1997. The first Harry Potter Book rolled off the presses. Woolworth’s closed its last five-and-dime store. And Steve Jobs became CEO of Apple computers – for the second time.
For me, 1997 was the year I discovered my calling — Planned Giving.
I was called to work in Planned Giving because of its potential to make outsized impact on nonprofits. After all, bequests and planned gifts are typically much larger than other forms of giving.
I also reveled in the relationships of Planned Giving – engaging with prospects and donors in deeper ways to help them consider their ultimate gifts, and then take action to secure them.
Beyond that, I was intrigued by the idea of unpacking the undeserved baggage often associated with Planned Giving — to simplify it. It didn’t hurt that I was a lawyer, ready to debunk the commonly held myth that Planned Giving requires a lawyer.
I also hated practicing law. But that’s a subject for a different post. Or a therapy session.
Fast forward a quarter century and I’ve now helped nonprofits across the U.S. secure more than $100 million in planned gifts. I’ve also launched Planned Giving Accelerator, which gives me the opportunity to guide fundraisers at small and mid-size nonprofits to succeed in Planned Giving in a way that is easy, affordable and accessible.
As I look to the future, I’ll share the three most enduring lessons I’ve learned, with the hope of helping you understand Planned Giving better:
1. It’s all about relationships: Building relationships through Planned Giving is easier than you may think.
When you devote time to Planned Giving fundraising, you’re building relationships that often blossom into something more meaningful. Your best Planned Giving prospects already have a long-standing connection with your nonprofit. All you need to do is introduce them to the potential to make a lasting difference for the cause they deeply care about.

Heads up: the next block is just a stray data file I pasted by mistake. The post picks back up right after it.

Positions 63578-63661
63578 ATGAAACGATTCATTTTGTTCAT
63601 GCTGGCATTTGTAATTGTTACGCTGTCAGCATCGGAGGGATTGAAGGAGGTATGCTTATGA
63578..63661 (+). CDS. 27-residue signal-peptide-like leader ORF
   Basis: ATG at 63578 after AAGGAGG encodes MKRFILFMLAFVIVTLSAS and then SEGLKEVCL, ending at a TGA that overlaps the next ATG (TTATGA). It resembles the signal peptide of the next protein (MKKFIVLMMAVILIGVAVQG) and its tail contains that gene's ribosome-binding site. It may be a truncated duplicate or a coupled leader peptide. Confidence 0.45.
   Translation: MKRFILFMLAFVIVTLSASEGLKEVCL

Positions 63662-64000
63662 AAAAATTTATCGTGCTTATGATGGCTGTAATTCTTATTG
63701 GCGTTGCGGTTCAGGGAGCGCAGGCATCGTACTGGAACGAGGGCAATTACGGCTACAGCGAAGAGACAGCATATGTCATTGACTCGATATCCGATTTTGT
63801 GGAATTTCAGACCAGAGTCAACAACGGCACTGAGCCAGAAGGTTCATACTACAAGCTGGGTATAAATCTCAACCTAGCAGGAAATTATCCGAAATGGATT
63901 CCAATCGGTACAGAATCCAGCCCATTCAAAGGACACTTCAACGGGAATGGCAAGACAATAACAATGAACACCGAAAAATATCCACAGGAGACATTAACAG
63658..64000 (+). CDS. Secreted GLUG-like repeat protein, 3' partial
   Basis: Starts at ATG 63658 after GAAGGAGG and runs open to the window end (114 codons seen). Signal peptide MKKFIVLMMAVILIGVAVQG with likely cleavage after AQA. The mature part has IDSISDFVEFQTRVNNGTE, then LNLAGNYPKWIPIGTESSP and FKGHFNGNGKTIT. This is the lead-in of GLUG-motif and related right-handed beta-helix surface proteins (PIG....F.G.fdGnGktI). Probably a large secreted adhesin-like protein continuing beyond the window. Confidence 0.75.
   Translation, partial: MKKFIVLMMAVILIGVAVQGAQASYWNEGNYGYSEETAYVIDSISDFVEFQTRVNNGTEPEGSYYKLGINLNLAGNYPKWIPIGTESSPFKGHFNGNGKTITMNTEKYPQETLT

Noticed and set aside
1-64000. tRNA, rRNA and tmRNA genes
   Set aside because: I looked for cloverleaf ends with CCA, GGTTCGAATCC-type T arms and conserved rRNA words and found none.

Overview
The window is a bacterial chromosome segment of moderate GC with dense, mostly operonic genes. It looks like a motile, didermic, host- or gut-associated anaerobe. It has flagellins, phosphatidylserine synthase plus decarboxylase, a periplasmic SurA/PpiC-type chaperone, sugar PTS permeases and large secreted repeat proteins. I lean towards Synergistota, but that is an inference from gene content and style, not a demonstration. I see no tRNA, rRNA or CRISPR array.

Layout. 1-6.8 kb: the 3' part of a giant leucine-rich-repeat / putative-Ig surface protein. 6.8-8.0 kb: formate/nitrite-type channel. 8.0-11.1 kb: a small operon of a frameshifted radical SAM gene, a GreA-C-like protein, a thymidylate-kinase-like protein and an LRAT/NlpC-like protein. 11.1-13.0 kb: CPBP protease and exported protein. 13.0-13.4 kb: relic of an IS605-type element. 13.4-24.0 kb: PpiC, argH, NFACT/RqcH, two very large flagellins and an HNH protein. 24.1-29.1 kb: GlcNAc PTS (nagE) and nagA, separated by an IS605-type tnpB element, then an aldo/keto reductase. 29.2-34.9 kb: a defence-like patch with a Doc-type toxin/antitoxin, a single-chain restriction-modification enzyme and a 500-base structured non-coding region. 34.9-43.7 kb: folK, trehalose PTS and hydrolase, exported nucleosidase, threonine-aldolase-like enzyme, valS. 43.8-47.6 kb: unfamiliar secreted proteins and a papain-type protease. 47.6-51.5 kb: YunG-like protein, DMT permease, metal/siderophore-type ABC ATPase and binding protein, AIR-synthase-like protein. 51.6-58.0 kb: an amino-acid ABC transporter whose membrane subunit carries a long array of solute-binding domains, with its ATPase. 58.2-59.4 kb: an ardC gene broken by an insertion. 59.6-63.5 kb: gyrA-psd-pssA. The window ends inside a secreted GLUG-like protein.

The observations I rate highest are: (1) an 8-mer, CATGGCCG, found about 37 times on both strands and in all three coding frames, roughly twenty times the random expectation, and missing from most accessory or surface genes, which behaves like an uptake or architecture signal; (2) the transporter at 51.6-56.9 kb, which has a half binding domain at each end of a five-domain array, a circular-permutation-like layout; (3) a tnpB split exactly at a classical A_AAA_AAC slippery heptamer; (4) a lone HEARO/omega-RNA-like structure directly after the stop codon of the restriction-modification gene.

2. Keep it simple: I’m often dismayed by the imagined barriers that prevent so many fundraisers from developing a sustainable Planned Giving program. Many fear Planned Giving because they’re worried about having awkward conversations with prospects or because of the persistent perception that Planned Giving is too difficult and complex.
The reality is you can build and sustain a highly successful Planned Giving program by only encouraging bequests, gifts by will. It’s really that simple.
And you’re not talking to folks about death. You’re talking about life. The long life of your nonprofit.
One of my Planned Giving Accelerator members took this approach and in little over a year secured more than $3 million in commitments for her local humane society!
3. Take it one step at a time: With all the demands on you, I understand how the prospect of launching Planned Giving fundraising feels overwhelming.
But if you take a thoughtful and consistent approach, maintaining a Planned Giving program is far more manageable and you end up building a durable program that stands the test of time. In Planned Giving Accelerator, I walk members through the step-by-step actions that incrementally build their program while not consuming too much of their valuable time.
I recently heard some sage advice from Steve Jobs: “Have the courage to follow your heart and intuition. They somehow know what you truly want to become.”
Twenty-five years ago, I followed my heart and intuition to become the evangelist for Planned Giving.
I’m grateful to the many mentors, colleagues and friends who have encouraged and guided me along the way. You see, those relationships I mentioned don’t only spring from donors.
Those are my reflections on a 25th anniversary.
I hope I can help you see the joy and value in pursuing Planned Giving fundraising.